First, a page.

Saturday, August 09, 2008

Chung King Restaurant - San Gabriel

Since I'm on this Beijing Olympics tangent, did anyone else get choked up when Sichuan earthquake survivor Lin Hao marched in the parade of nations? In case you missed it, when the 7.9 magnitude earthquake struck Sichuan province on May 12, the 9-year-old was trapped with 30 classmates. Twenty of them did not survive. He managed to climb out, and despite a broken arm and head injuries, went back in to save two other classmates. Then he urged everyone to sing until they could be rescued. He lost both parents in the earthquake, and afterward walked with his sister for 7 hours until they reached safety.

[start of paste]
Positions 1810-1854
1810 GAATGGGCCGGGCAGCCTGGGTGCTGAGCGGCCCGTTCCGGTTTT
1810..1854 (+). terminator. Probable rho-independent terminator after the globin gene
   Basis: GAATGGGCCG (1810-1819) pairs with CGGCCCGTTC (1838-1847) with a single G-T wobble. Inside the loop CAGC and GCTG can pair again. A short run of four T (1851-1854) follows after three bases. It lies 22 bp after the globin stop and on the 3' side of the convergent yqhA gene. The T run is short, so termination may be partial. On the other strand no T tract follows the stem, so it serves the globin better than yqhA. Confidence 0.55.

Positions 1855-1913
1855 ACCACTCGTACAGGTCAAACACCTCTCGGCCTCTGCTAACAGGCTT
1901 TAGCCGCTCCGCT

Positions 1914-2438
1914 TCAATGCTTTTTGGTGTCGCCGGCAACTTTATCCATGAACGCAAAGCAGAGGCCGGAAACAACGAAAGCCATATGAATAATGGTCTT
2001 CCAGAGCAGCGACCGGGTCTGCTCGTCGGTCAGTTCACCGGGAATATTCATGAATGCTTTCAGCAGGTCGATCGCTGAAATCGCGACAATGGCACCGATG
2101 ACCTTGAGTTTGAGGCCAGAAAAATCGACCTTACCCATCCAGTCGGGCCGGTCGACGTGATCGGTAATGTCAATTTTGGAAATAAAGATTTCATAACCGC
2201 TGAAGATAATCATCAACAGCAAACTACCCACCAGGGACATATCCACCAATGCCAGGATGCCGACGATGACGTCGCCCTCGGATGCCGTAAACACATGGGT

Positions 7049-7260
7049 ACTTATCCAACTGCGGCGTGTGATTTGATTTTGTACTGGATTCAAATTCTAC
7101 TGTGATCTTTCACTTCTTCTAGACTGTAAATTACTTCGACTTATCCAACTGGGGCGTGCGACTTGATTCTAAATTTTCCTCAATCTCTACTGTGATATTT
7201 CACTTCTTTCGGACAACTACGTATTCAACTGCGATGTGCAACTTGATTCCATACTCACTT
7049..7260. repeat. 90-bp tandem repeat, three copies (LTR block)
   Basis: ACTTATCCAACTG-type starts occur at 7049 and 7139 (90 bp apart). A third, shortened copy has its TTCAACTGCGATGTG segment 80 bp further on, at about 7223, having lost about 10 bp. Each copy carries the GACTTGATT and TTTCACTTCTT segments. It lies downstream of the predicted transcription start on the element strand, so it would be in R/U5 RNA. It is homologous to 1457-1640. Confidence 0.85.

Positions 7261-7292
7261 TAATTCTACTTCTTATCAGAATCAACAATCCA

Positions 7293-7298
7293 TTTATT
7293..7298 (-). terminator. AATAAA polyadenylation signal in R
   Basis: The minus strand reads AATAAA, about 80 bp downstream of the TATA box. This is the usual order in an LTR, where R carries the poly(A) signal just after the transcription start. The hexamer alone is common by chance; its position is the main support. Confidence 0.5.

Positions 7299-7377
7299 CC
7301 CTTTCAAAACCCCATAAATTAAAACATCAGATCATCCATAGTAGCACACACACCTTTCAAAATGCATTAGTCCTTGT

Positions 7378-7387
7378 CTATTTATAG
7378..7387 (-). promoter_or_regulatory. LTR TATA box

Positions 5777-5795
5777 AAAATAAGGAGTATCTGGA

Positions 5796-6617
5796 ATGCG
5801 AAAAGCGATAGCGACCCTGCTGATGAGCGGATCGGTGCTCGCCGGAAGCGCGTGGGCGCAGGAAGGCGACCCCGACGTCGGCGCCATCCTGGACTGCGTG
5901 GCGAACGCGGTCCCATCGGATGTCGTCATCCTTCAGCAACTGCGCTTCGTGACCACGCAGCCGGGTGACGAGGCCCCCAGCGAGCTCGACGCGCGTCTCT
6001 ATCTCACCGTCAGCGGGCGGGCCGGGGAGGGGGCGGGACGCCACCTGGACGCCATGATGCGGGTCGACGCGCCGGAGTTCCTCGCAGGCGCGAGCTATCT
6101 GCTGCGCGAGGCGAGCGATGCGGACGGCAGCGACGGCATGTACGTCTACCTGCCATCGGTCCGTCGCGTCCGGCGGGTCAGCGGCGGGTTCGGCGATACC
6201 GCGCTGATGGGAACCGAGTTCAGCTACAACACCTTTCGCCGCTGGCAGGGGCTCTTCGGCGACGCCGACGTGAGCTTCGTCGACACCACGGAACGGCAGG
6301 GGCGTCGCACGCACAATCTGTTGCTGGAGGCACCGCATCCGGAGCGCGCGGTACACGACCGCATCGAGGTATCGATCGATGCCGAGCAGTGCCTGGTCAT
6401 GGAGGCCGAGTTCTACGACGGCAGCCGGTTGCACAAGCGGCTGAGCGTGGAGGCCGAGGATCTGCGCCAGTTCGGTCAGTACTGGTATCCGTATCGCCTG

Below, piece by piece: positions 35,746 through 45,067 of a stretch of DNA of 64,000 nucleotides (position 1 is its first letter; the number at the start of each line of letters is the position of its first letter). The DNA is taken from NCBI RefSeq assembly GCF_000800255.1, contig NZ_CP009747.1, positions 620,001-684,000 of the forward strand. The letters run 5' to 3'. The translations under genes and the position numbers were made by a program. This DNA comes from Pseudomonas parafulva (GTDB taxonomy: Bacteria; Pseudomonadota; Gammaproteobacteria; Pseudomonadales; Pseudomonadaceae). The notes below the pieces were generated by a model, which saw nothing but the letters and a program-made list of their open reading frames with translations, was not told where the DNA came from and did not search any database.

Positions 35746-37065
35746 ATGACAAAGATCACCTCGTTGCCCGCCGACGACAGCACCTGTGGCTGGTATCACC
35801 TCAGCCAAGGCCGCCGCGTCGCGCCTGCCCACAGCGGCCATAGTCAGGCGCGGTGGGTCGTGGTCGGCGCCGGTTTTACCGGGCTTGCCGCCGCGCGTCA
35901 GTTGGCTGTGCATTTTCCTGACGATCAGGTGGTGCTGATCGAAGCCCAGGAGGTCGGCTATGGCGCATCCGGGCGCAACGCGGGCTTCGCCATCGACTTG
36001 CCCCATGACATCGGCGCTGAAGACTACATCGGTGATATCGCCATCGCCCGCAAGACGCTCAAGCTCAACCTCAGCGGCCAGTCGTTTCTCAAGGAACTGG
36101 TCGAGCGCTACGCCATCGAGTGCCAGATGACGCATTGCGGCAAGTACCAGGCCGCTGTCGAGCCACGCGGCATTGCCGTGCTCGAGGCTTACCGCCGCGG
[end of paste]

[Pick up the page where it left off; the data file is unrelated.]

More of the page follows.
What does that have to do with food? Not much. I don't often talk about current events, but gosh, I still get teary-eyed whenever I see replays of that moment. So it's a bit of a stretch, but let's talk about Sichuan cuisine. Also, spelled Szechwan and Szechuan. The preferred spelling now is Sichuan, so that's what I'll go with.

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According to Wikipedia, Sichuan, located in the southwest corner of China, means "four rivers." The four styles of Sichuan cuisine are separated by location - Chung King/Chongqing (Ah, understand the significance of the restaurant's name now?), Chengdu (Where Ma Po Tofu (Chinese Pockmarked Old Lady's Tofu) originated.), Greater River (Yangtze), and Lesser River (Jialing).